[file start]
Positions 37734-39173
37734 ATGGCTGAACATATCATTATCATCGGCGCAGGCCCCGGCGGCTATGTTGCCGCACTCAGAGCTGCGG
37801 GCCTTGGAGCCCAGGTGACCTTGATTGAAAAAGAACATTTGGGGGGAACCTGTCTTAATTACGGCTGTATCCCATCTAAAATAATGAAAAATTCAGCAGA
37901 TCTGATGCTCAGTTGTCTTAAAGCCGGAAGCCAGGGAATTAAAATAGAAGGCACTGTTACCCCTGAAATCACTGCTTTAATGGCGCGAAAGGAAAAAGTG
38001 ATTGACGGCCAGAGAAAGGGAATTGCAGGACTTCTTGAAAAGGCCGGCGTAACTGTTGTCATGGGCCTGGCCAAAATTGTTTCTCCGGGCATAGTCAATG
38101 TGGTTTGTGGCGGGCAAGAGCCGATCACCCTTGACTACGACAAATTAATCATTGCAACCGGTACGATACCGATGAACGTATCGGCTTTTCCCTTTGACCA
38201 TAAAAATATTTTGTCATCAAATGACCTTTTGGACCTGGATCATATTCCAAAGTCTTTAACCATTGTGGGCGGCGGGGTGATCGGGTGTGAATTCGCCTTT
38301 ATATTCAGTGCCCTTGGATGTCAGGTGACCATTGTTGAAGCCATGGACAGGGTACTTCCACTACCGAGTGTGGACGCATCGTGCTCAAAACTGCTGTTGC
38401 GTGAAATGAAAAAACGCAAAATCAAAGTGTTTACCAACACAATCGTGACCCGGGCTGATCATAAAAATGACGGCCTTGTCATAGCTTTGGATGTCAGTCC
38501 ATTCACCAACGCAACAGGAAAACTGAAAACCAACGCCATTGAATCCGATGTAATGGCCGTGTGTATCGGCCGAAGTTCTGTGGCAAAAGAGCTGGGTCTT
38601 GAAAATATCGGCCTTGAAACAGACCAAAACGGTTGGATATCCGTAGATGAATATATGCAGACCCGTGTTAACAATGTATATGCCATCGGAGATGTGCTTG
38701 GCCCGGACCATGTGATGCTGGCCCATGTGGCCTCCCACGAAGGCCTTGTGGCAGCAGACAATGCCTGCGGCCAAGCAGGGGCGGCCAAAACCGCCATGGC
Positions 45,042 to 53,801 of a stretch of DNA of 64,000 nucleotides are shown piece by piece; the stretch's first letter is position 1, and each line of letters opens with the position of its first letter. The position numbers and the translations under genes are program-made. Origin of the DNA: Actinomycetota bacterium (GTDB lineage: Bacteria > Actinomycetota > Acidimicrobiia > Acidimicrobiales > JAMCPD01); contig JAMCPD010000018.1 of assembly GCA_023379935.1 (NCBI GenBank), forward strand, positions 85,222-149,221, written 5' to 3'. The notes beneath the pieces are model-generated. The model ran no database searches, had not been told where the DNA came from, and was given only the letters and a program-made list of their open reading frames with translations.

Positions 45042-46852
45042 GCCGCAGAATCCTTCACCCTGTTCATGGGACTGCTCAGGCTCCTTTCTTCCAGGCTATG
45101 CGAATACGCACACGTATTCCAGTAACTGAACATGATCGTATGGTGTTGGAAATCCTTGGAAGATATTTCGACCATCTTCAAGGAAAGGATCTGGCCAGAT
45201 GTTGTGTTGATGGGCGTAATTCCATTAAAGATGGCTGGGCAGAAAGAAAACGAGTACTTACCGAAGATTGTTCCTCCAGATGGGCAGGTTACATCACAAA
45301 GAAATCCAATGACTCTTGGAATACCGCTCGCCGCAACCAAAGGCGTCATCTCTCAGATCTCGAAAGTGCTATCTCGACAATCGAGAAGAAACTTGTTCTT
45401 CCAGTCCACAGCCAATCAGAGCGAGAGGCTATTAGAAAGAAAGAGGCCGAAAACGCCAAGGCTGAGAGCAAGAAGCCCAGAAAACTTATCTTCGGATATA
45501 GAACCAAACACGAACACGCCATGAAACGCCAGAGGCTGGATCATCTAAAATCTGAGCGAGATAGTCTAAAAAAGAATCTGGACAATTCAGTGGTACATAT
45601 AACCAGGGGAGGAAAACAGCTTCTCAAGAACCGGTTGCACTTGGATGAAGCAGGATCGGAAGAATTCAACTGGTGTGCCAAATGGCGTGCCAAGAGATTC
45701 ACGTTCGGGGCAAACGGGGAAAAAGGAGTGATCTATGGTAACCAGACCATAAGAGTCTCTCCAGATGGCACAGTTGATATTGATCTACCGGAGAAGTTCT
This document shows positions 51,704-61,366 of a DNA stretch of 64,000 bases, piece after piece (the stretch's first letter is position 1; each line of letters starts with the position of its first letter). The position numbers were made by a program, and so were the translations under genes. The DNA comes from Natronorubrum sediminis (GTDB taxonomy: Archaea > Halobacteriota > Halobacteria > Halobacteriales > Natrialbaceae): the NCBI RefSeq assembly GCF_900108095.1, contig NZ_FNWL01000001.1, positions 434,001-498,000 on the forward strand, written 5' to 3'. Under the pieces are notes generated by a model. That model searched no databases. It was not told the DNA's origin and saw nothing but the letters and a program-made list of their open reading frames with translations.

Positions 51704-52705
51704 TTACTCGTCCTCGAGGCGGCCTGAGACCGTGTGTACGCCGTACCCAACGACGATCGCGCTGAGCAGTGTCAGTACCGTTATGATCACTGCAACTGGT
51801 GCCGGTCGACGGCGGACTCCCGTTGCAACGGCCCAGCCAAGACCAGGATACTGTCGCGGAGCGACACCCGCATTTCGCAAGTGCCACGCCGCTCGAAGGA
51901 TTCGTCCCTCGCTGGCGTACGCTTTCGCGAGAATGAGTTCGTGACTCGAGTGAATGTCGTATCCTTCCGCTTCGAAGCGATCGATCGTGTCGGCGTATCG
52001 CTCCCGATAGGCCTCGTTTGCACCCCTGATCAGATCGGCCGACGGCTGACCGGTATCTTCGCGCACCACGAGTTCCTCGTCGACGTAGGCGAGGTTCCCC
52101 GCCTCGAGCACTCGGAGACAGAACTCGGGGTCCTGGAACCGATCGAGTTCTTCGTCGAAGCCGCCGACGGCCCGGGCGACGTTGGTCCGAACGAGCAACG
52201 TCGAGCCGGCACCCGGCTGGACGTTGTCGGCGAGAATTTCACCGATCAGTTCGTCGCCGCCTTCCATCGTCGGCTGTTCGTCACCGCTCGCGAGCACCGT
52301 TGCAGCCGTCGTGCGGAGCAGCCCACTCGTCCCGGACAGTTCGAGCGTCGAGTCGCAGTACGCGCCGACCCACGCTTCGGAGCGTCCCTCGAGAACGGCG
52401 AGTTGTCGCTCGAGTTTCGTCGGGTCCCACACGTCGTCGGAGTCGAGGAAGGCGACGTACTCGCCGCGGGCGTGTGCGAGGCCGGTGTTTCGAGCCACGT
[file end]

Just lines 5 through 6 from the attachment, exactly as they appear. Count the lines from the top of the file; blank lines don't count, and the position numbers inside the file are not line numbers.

38001 ATTGACGGCCAGAGAAAGGGAATTGCAGGACTTCTTGAAAAGGCCGGCGTAACTGTTGTCATGGGCCTGGCCAAAATTGTTTCTCCGGGCATAGTCAATG
38101 TGGTTTGTGGCGGGCAAGAGCCGATCACCCTTGACTACGACAAATTAATCATTGCAACCGGTACGATACCGATGAACGTATCGGCTTTTCCCTTTGACCA